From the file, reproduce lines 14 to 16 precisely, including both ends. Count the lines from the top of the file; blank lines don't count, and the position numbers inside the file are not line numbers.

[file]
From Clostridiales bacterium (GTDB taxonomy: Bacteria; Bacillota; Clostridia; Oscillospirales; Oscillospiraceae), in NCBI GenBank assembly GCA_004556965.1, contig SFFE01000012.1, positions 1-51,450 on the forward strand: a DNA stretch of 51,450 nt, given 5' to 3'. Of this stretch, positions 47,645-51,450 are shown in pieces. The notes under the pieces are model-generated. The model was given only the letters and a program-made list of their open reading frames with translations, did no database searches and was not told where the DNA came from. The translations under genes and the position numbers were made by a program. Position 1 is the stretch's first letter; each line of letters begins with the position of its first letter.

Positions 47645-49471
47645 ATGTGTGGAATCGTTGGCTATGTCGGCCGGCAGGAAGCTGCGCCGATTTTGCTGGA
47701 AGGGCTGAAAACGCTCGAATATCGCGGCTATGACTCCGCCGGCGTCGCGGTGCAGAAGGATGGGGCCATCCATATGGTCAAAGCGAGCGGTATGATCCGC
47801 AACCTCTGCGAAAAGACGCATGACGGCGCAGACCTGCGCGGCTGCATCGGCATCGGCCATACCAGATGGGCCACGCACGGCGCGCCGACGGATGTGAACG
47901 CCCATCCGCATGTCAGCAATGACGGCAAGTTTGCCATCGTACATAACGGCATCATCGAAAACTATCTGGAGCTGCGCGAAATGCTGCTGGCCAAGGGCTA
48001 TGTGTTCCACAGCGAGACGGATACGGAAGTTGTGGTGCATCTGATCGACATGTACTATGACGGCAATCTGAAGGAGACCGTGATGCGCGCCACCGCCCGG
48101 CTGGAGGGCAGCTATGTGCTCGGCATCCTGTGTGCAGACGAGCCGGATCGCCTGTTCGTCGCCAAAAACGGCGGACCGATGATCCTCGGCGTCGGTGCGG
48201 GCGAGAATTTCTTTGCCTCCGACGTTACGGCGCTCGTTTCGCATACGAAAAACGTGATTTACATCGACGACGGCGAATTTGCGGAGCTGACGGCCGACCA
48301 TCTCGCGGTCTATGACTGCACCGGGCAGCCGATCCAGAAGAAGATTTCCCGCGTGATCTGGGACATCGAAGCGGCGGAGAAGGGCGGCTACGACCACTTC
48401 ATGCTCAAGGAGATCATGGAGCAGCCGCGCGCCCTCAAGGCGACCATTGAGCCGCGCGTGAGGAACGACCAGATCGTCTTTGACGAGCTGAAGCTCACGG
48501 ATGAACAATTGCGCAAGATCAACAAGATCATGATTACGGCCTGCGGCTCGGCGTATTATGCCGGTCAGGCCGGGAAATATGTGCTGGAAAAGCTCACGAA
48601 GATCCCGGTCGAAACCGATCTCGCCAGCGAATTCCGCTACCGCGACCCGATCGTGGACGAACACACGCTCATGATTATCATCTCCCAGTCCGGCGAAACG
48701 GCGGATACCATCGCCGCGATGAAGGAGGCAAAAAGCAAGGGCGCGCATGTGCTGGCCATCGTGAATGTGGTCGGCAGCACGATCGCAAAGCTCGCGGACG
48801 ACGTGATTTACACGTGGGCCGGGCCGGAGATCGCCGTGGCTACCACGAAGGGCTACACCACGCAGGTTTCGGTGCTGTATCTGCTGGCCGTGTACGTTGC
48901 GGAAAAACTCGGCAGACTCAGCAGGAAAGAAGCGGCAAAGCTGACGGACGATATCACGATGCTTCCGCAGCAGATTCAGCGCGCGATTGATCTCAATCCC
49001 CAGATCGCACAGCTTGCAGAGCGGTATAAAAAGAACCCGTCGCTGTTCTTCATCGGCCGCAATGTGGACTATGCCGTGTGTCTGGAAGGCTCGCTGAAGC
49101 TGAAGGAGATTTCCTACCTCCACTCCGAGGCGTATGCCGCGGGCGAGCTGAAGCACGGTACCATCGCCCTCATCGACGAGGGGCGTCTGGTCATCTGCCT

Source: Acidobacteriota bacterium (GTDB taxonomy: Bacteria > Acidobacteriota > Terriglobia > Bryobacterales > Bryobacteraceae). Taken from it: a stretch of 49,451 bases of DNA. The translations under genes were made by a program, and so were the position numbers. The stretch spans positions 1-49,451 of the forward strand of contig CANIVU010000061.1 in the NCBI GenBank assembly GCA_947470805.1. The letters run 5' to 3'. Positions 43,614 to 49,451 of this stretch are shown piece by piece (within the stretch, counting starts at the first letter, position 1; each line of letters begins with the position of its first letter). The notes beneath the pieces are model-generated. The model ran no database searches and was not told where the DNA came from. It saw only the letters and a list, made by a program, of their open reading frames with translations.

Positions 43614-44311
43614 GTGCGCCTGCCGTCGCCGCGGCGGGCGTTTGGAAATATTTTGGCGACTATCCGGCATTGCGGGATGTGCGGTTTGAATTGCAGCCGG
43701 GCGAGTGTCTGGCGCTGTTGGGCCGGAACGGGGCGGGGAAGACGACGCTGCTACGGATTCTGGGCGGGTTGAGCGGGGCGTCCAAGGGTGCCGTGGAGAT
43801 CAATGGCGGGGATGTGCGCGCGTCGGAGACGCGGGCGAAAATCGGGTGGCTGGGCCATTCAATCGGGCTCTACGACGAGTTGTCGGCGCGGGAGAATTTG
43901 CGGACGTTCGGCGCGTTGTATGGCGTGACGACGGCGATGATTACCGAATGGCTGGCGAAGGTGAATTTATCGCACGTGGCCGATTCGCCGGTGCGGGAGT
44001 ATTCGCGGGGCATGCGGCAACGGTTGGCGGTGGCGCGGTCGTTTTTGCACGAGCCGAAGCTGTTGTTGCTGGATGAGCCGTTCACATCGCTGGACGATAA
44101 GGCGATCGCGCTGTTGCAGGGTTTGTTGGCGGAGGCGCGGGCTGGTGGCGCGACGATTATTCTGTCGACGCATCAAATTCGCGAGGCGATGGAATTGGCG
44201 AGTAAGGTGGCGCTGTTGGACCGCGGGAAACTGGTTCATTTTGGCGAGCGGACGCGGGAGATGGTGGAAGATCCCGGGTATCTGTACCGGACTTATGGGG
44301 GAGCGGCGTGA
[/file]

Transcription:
48701 GCGGATACCATCGCCGCGATGAAGGAGGCAAAAAGCAAGGGCGCGCATGTGCTGGCCATCGTGAATGTGGTCGGCAGCACGATCGCAAAGCTCGCGGACG
48801 ACGTGATTTACACGTGGGCCGGGCCGGAGATCGCCGTGGCTACCACGAAGGGCTACACCACGCAGGTTTCGGTGCTGTATCTGCTGGCCGTGTACGTTGC
48901 GGAAAAACTCGGCAGACTCAGCAGGAAAGAAGCGGCAAAGCTGACGGACGATATCACGATGCTTCCGCAGCAGATTCAGCGCGCGATTGATCTCAATCCC